One supplier I've been considering is Cytronex, but all of their bikes comfortably exceed the £1000 mark, yet other threads I've read do discuss (or at least hint at) getting a Cytronex on a c2w scheme.
The £1000 pound limit is becuase employers need a Consumer Credit Licence to set up the agreement but as long as it's kept below £1000 pounds it's automatically covered by a group licence set up by the OFT. Your employer would need to be apply for their own individual licence if they wanted to let you get bikes over £1000.

Department for Transport - Cycle to Work Scheme implementation guidance


CycleScheme act as middle-men between employers and supliers, they take a 10% kickback on any bikes that are bought through them and last time I contactacted Cytronex they were unable to deal with CycleSheme because of this.

So if you can convince your employers to apply for a Consumer Credit Licence, and to deal directly with Cytronex then you would be able to get any of the Cytronex range through the CycleToWork scheme. (How friendly is your finance department? :D )

One other option is to wait for the Ctronex kit to come out, then you can get an unassisted bike through cycletowork and buy the kit yourself.
 
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Patrick

Esteemed Pedelecer
Feb 9, 2009
303
1
The government scheme was meant to be an HP system and not for leasing bikes, there was nothing in the paperwork to suggest otherwise. Cyclescheme seem to be adding this for no reason.
No, the scheme is explicily not a HP system. An employer who agreed a final purchace price in advance could end up commiting a crimal offence by offering HP without a licence.

Here's the relevant section of the guidelines if you're interested.

=======================
9.3 Not Hire Purchase - dealing with what happens to the cycles and cyclists' safety equipment at the end of the hire period

Under a salary sacrifice scheme it is open to employers to sell ex-rental equipment. It is recognised that employers will often wish to do this, because it makes the scheme more attractive to employees. However, in order to obtain the benefit of the tax exemption the employers must not suggest that either the employee or any other person will later have the option to buy the equipment they have hired. Moreover, if the employer states that the employee will or may have this option, then the agreement will fall within the definition of hire purchase in section 189 of the CCA and may not attract the tax benefit. In addition, these agreements will fall outside the scope of the group licence and without the cover of a credit licence the employer may commit a criminal offence. The employer may at a later date exercise a discretion to sell to the employee.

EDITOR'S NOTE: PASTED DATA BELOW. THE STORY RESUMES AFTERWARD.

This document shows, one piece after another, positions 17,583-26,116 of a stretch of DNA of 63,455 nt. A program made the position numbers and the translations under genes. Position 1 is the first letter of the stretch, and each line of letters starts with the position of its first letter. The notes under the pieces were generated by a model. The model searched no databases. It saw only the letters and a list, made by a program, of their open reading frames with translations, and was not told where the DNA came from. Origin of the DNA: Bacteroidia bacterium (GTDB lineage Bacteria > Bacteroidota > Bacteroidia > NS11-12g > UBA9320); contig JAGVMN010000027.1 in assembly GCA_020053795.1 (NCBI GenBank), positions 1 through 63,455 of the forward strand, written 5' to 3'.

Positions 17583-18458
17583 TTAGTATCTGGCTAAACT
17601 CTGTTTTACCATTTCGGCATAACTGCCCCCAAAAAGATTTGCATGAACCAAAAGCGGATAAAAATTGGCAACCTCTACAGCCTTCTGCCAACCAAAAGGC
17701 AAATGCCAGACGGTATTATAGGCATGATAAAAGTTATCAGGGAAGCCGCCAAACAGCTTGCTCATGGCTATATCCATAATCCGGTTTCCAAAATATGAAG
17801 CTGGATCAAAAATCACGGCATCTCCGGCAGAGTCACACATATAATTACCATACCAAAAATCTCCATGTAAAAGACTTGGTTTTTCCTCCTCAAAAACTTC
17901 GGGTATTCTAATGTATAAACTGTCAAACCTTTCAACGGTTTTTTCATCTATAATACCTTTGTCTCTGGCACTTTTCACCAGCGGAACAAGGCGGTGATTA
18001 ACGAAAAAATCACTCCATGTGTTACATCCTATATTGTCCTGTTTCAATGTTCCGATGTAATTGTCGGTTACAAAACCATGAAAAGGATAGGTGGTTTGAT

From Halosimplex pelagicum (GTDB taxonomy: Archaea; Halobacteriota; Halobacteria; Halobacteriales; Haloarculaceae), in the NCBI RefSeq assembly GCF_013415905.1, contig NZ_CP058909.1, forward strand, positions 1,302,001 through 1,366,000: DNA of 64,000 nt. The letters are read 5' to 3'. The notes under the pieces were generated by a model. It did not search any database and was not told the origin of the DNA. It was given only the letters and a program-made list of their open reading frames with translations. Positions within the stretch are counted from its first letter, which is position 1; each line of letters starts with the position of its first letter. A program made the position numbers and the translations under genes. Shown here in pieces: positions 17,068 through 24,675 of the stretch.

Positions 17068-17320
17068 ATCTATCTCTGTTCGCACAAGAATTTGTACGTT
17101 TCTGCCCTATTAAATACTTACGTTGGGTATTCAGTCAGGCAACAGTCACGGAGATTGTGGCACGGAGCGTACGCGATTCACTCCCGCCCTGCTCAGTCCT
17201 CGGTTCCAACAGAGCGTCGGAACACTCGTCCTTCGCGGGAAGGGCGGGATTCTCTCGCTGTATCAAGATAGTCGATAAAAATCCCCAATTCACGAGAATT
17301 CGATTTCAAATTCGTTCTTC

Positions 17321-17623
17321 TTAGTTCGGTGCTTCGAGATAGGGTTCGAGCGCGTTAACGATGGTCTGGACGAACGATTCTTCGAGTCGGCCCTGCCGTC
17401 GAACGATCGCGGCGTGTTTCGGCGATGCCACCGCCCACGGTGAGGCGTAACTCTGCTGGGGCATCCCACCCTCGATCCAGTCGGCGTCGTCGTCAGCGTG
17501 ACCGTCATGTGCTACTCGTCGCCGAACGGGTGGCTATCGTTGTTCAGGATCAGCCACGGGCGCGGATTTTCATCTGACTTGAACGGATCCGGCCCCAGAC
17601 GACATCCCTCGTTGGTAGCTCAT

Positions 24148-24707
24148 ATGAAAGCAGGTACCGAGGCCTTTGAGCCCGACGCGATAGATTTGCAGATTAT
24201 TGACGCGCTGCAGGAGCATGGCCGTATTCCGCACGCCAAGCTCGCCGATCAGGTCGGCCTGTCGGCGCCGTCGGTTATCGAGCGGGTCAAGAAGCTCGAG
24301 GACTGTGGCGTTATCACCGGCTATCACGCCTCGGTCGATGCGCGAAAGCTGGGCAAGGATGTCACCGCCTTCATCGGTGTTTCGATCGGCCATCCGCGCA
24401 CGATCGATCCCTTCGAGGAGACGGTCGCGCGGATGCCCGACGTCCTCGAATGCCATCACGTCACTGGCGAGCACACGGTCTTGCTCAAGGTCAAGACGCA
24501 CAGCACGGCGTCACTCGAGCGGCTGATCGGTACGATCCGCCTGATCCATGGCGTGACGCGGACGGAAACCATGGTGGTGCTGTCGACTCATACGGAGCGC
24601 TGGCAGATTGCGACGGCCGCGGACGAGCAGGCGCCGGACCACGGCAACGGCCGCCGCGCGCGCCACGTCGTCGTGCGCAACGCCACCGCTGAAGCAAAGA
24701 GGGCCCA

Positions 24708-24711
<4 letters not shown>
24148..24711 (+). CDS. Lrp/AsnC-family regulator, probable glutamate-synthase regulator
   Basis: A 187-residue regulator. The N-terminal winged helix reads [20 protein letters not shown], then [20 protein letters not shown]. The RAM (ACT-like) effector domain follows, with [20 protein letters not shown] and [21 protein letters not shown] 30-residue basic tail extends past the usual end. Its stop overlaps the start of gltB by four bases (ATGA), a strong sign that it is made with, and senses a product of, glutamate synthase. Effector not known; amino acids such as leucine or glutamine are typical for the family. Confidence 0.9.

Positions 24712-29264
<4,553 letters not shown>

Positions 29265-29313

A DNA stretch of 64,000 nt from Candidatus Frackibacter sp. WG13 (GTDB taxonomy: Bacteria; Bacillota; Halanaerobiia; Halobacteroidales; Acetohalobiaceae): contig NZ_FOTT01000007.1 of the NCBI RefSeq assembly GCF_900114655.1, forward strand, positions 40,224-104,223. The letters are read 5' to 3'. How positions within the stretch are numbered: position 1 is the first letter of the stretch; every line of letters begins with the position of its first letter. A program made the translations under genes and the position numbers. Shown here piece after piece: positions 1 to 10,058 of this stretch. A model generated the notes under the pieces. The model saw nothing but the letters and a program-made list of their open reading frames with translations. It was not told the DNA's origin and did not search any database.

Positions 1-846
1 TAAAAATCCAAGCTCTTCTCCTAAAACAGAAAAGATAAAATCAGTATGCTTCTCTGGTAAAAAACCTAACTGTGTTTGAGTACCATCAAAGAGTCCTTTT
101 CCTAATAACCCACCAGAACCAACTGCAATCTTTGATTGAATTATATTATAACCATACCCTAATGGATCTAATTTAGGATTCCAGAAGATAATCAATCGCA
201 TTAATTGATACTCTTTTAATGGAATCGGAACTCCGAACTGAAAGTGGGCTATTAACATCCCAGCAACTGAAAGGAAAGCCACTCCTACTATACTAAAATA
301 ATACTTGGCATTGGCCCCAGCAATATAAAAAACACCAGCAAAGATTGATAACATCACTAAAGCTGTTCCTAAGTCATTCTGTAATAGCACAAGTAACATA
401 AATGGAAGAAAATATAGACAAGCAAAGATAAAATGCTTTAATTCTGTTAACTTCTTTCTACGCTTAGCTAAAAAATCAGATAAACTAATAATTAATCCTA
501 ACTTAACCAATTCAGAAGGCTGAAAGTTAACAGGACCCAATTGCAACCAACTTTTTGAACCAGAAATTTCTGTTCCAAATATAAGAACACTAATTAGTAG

We therefore advise employers that they can indicate in accompanying literature that ex-rental equipment may be sold for a fair market price, but they should make it clear that they cannot commit themselves to doing so, either to the hirer or to his nominee. Any subsequent sale must be pursuant to a separate agreement, entered into after the conclusion of the hire.

Ultimately only a court can decide whether the agreement is hire or hire purchase.
===========================================
Department for Transport - Cycle to Work Scheme implementation guidance
 

Mussels

Esteemed Pedelecer
Jun 17, 2008
3,207
8
Crowborough
No, the scheme is explicily not a HP system. An employer who agreed a final purchace price in advance could end up commiting a crimal offence by offering HP without a licence.

Here's the relevant section of the guidelines if you're interested.
Thanks, I missed that part. Doesn't make much sense to me but I guess that's why it's impossible to do without the company's agreement.
 

Patrick

Esteemed Pedelecer
Feb 9, 2009
303
1
Thanks, I missed that part. Doesn't make much sense to me but I guess that's why it's impossible to do without the company's agreement.
It quite straight forward, you agree to take a pay cut (note: the money is not deducted from your pay, you simply agree to accept a lower rate for a while) in return for the loan of a bike from your employer. Your employer buys a bike and lends it to you as agreed, at the end of the loan period your employer is free to do what they like with their bike, they can even sell it to you at knocked down price if they want to. What could be easier? :p
 

Icicle19

Finding my (electric) wheels
May 11, 2009
6
0
Thank you all, for your replies. I phoned Cyclescheme this morning seeking clariifcation (should have done that before I guess..) and they confirmed that £1000 was the limit. Unfortunately it looks like a Cytronex will be beyond me - how I wish I'd gone for it last year when they were doing the Trek 7.3 FX for £995 and I think maybe dealing with Cyclescheme (?).